My post earlier this week about Hipmunk’s “funner-er” ad prompted a couple of readers to contribute other examples of super-comparative coinages in advertising.
From HildebrandBurke, a new Twitter friend, I learned about KFC Australia’s recent “Goodest Get Together” promotion, an extension of the international “So Good” slogan. The agency, Ogilvy, went a little nuts inventing new words for this explanatory video:
“You simply take a good thing, emgooden it, and voilà—you’ve made it gooderer, as in ‘That’s the gooderest thing I’ve ever tasted!’”
Yeah, it’s pretty silly*, but even sillier (sillierest?) is the utter absence of brand referents. No food, no restaurants, no happy customers—what’s the deal? And why should I care?
Here in the U.S., reader Jenne reported seeing a store promotion that used the slogan “Make it creamier-er-er.” “Sadly,” Jenne wrote, “this explosion of ‘er’ did not make me remember what the product was.”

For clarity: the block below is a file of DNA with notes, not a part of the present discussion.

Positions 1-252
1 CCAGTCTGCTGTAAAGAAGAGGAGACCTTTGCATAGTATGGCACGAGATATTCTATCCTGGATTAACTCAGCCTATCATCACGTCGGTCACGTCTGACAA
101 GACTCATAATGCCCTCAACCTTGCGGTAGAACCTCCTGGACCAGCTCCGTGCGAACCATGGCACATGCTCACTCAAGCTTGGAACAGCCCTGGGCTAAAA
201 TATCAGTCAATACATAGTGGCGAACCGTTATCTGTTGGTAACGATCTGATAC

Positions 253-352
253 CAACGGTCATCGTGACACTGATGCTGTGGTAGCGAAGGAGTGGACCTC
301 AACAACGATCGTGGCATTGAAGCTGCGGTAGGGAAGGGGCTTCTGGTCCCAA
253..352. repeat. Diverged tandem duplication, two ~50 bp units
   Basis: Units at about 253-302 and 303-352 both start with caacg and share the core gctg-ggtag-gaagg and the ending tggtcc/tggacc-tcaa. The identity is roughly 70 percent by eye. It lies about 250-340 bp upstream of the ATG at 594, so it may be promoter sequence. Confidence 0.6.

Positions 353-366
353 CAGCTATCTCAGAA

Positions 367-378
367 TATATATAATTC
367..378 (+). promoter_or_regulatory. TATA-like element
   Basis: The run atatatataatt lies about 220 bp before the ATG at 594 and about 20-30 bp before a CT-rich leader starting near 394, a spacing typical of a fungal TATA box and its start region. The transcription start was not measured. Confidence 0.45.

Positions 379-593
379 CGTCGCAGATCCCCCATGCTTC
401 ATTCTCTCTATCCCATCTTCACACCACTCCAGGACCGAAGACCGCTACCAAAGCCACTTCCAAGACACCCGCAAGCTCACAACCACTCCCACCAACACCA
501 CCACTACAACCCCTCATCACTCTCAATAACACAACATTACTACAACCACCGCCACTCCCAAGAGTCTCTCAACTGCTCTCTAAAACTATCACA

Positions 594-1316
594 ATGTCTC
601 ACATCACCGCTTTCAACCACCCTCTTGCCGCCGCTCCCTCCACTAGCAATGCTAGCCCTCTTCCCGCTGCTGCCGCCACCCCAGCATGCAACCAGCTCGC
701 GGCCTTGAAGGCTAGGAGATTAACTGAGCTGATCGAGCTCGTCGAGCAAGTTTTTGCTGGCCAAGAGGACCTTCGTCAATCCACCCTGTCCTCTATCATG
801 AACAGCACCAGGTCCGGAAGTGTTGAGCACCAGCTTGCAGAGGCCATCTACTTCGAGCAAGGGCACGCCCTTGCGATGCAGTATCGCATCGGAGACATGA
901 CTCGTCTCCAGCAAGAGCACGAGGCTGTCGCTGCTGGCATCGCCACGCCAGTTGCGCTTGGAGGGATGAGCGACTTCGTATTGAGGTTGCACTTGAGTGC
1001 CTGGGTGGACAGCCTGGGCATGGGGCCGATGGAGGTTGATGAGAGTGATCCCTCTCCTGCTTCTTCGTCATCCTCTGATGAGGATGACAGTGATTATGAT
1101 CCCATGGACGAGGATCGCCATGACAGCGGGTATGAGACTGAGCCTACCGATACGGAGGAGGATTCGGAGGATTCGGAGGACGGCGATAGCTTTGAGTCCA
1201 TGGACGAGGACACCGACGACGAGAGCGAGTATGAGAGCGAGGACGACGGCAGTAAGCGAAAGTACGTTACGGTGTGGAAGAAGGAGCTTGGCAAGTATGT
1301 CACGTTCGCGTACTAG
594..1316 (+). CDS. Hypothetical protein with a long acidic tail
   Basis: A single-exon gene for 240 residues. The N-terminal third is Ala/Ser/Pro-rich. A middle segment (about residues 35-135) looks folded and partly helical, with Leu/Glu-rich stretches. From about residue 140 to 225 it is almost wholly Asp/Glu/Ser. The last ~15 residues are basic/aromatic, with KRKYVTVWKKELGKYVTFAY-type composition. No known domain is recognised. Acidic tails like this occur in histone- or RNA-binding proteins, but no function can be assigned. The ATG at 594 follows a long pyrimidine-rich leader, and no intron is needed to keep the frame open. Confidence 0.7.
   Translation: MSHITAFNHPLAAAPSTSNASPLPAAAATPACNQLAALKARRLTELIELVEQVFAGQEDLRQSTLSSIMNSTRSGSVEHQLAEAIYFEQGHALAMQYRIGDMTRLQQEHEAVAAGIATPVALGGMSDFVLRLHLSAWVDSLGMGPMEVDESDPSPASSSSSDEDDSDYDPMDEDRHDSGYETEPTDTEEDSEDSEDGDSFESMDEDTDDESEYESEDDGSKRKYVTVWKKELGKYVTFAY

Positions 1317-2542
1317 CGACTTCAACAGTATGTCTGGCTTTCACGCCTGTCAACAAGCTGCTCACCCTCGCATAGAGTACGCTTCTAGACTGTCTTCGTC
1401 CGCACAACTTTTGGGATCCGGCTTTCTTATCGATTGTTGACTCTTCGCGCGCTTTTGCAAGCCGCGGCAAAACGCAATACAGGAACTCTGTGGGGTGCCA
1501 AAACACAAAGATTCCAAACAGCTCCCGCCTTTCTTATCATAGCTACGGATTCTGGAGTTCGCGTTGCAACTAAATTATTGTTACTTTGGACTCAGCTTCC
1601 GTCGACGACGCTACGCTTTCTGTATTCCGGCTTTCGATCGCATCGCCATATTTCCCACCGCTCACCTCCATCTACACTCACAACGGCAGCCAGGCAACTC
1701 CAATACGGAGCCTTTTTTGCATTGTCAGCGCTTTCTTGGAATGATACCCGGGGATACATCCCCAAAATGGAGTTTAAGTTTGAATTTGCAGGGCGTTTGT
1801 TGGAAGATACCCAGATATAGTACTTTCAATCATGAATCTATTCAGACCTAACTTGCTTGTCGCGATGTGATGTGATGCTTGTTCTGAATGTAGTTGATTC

It was Kraft Natural Shredded Cheese.
Now, I understand that advertisers are constantly looking for new ways to say “superlative.” And I certainly don’t have a problem with wordplay and word invention. But I’m tired of the copycatting. When Android used “funner-er” back in 2008, it got attention. Then, in 2010, a bunch of companies hopped on the bandwagon: BlackBerry used “closer-er,” Captain Morgan used “delicious-er,” and Old Spice coined “fresherer” and “freshershist” [sic!]. Last year Maker’s Mark tried to sell us on “Maker’s-er” and United Airlines flew “worldwider.” Now Hipmunk is recycling “funner-er.”
It’s getting, shall we say, tedious-er.
Sticking an -er or an -est on an adjective doesn’t tell me you’re creative. It’s no longer a way to stand out from the competition. All it says is that you’re too lazy to do some truly original thinking about what your brand means.
* I give partial credit to “emgooden,” but it’s not as good as “embiggen,” whose coinage is usually attributed to “Simpsons” writer Dan Greaney, who used it in a 1996 episode. In fact, the first citation for “embiggen” appeared in 1884.